Caries Causing Bacteria

The surfaces of all teeth are normally covered with a biofilm (plaque) composed of a range of bacterial species embedded in a sticky organic material produced by the metabolic activity of specialized bacteria. Colonization of the surfaces of the teeth starts as soon as they erupt in a baby's mouth (from about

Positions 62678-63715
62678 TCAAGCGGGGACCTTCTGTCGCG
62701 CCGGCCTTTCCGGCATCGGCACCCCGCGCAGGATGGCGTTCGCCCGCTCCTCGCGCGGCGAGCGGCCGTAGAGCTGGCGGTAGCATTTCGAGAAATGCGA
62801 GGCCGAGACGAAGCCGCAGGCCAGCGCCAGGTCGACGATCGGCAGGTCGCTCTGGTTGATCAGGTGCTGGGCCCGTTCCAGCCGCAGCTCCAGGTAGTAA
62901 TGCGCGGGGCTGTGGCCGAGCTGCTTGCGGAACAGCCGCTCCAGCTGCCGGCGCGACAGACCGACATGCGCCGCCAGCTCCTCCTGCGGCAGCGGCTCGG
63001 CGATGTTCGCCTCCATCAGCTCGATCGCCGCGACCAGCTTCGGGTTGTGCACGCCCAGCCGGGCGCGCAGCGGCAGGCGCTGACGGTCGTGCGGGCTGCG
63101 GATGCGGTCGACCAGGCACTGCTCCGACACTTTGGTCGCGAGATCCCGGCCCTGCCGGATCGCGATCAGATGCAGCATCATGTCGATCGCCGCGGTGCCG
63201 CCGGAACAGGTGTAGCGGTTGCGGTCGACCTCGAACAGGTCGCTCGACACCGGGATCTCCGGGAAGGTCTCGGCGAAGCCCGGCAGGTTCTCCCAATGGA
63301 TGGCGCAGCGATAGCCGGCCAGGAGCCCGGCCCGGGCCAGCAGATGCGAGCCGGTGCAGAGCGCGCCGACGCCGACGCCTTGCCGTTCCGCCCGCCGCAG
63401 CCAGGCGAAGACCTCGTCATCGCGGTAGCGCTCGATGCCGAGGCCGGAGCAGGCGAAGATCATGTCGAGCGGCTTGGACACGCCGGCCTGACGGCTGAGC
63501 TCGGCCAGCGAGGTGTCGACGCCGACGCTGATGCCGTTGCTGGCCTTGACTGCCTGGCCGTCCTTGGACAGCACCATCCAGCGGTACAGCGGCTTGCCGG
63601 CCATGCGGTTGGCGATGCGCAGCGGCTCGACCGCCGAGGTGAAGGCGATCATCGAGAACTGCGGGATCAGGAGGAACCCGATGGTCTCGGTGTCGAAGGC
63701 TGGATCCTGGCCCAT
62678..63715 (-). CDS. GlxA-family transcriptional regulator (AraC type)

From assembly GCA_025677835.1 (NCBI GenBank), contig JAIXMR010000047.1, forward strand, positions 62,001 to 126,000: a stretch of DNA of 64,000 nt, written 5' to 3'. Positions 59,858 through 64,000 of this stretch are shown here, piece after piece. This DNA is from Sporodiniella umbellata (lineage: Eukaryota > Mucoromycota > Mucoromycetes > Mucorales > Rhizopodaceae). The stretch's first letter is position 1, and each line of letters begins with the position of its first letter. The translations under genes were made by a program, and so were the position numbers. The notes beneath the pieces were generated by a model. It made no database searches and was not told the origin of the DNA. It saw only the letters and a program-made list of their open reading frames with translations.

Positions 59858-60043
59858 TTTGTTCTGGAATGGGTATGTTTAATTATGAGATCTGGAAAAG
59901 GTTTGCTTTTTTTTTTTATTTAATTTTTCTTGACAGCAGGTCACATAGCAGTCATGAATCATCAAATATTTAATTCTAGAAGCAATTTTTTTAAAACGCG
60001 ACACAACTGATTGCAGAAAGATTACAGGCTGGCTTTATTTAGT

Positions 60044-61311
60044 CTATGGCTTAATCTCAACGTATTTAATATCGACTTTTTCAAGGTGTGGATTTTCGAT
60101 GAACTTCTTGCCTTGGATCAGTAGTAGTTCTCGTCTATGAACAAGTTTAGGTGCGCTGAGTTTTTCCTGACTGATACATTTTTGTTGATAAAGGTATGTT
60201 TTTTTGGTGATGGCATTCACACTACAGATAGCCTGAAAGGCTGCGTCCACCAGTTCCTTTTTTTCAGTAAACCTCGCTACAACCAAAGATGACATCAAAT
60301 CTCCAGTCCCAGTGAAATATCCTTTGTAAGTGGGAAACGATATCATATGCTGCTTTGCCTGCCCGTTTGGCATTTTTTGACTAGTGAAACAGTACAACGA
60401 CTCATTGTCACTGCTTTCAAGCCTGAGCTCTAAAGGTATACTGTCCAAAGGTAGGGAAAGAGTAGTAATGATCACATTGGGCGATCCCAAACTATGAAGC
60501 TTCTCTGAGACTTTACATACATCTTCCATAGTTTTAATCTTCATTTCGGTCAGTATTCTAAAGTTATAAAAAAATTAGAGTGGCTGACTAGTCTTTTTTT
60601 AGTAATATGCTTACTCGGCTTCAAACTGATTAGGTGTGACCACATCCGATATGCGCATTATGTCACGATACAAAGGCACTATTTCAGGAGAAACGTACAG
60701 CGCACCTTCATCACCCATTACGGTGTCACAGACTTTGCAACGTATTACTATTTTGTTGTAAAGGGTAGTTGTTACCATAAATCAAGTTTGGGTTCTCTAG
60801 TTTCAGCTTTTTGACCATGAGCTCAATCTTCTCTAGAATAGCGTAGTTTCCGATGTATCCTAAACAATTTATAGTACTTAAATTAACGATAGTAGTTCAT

6 months of age) and continues throughout life. There is evidence to suggest that the initial colonization of a baby's teeth with cariogenic bacteria may arise by infection from the mother's mouth. The common practice of sampling the food in a baby's dish, to check that it is not too hot, using the same spoon that is to be used to feed the baby may be a particularly effective way of transferring bacteria from carer to baby. Brushing the teeth with a toothbrush will remove part, but not all, of this film and its accompanying bacterial population. Many of the bacteria present are harmless, but a number of species are capable both of metabolically converting carbohydrates to acids (acidogenic bacteria) and of continuing to be metabolically active when the local pH has become too acid for most bacteria to tolerate. It is these bacteria that cause caries.

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